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Since 1994, Nissan was the sole Japanese producer of a front-engined, rear-wheel drive sport coupe. The Toyota Celica (first Japanese import in this category), Honda Prelude, Acura Integra and Mazda MX-6 are now all front-wheel drive. Think of the 240SX as a small T-Bird and you won't be too far off. Emphasis has moved away from sports car performance toward luxury.
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Since 1994, Nissan was the sole Japanese producer of a front-engined, rear-wheel drive sport coupe. The Toyota Celica (first Japanese import in this category), Honda Prelude, Acura Integra and Mazda MX-6 are now all front-wheel drive. Think of the 240SX as a small T-Bird and you won't be too far off. Emphasis has moved away from sports car performance to making the vehicle more convenient and luxury.
 
==Year-to-year changes==
 
==Year-to-year changes==
 
===1994===
 
===1994===

Latest revision as of 13:44, 5 June 2018

Since 1994, Nissan was the sole Japanese producer of a front-engined, rear-wheel drive sport coupe. The Toyota Celica (first Japanese import in this category), Honda Prelude, Acura Integra and Mazda MX-6 are now all front-wheel drive. Think of the 240SX as a small T-Bird and you won't be too far off. Emphasis has moved away from sports car performance to making the vehicle more convenient and luxury.

Year-to-year changes[edit | edit source]

1994[edit | edit source]

Only a convertible remained for 1994.

1995[edit | edit source]

For 1995, wheelbase and track have both been increased, overall length fractionally decreased and weight is up slightly. Nissan has dropped the fastback and convertible versions and concentrated on an all-new notchback body shell using a refined version of last year's drivetrain, Nissan claims less vibration, lower noise levels and lower emissions compared with 1994.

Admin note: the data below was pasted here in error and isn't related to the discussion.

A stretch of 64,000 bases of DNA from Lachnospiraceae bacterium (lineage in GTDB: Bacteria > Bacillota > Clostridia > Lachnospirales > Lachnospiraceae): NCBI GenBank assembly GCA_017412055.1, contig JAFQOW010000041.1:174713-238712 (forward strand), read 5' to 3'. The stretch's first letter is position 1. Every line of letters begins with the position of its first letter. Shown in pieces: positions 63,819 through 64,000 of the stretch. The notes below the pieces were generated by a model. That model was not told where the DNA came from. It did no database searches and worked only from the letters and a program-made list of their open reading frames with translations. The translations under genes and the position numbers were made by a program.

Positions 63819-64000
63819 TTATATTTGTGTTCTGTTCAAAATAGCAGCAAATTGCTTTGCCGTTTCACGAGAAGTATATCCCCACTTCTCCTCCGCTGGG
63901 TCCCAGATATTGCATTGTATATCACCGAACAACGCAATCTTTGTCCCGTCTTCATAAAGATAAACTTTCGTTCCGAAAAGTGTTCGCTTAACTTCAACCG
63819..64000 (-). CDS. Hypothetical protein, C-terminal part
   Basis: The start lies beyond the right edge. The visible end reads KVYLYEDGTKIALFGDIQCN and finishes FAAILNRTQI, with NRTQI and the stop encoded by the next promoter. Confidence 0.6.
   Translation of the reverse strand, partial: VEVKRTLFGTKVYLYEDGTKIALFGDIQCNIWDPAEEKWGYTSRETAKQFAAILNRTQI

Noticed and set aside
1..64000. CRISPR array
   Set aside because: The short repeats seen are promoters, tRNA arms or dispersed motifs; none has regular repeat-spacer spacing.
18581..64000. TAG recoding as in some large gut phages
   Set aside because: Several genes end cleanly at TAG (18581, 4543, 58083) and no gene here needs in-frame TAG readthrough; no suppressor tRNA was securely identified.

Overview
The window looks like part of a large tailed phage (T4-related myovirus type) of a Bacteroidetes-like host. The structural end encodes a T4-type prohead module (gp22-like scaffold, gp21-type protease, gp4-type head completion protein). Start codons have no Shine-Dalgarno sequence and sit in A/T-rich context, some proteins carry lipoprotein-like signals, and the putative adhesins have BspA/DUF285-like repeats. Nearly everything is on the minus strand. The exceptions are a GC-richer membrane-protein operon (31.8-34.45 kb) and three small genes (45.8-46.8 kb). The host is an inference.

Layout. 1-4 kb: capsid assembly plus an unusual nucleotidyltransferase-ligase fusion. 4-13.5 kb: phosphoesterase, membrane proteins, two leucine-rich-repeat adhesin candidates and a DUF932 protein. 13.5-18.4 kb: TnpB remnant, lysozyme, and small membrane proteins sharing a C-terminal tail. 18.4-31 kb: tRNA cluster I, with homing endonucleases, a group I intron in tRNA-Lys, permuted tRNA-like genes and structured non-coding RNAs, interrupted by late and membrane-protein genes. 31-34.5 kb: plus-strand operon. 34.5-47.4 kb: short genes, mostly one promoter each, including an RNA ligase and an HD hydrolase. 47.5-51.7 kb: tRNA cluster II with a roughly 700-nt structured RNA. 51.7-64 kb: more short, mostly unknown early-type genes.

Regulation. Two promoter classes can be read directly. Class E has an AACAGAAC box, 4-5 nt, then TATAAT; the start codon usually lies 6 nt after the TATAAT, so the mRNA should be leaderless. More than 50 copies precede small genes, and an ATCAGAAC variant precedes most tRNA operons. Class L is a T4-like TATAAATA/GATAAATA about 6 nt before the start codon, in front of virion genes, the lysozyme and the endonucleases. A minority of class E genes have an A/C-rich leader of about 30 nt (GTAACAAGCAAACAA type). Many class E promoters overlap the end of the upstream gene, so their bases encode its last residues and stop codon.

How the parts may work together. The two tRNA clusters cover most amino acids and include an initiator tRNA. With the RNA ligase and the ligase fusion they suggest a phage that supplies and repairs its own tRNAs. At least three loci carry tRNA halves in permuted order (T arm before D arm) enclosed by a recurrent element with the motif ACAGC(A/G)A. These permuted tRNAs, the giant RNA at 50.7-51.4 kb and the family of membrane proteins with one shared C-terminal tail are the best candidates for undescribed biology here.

New SE instruments are electroluminescent with an appearance similar to those in the Lexus LS 400, extremely legible with red needles standing in sharp relief against a white background. 

Both the base Coupe and upmarket SE have the same driveline and basic suspension, the SE adds a rear anti-sway bar and 16-in. wheels, as well as the option of ABS/limited slip. 

Standard equipment on the base Coupe includes power steering, power brakes, a 50-watt AM-FM cassette stereo, tinted glass, power mirrors, power windows, rear-window defroster. A 160-watt, 6-speaker stereo is optional in the Coupe, standard on the SE. The SE has optional power sunroof and leather seating surfaces. 

The 240SX, Coupe and SE, are practical cars, well balanced, with excellent torque, handsome looks. Nissan has avoided trendiness and produced a usable car just one step removed from the practicality of a sedan.

The January 1994 issue of Popular Mechanics magazine announced the 1995 240SX for a Spring release in dealerships. The car was officially released on April 18, 1994, when it joined the 1994 convertible.

1996[edit | edit source]

The 1996 240SX was introduced in September 1995.

Retail prices[edit | edit source]

As of April 18, 1994:

  • $16,999 (1995 Nissan 240SX 2DR Coupe)
  • $20,679 (1995 Nissan 240SX SE 2DR Coupe)
  • $23,969 (1994 Nissan 240SX SE 2DR Convertible)

As of September 3, 1994:

  • $17,499 (1995 Nissan 240SX 2DR Coupe)
  • $21,219 (1995 Nissan 240SX SE 2DR Coupe)

As of June 1, 1995:

  • $18,099 (1995 Nissan 240SX)
  • $21,789 (1995 Nissan 240SX SE)

As of August 28, 1995:

  • $18,359 (1996 Nissan 240SX)
  • $22,249 (1996 Nissan 240SX SE)

Gallery[edit | edit source]

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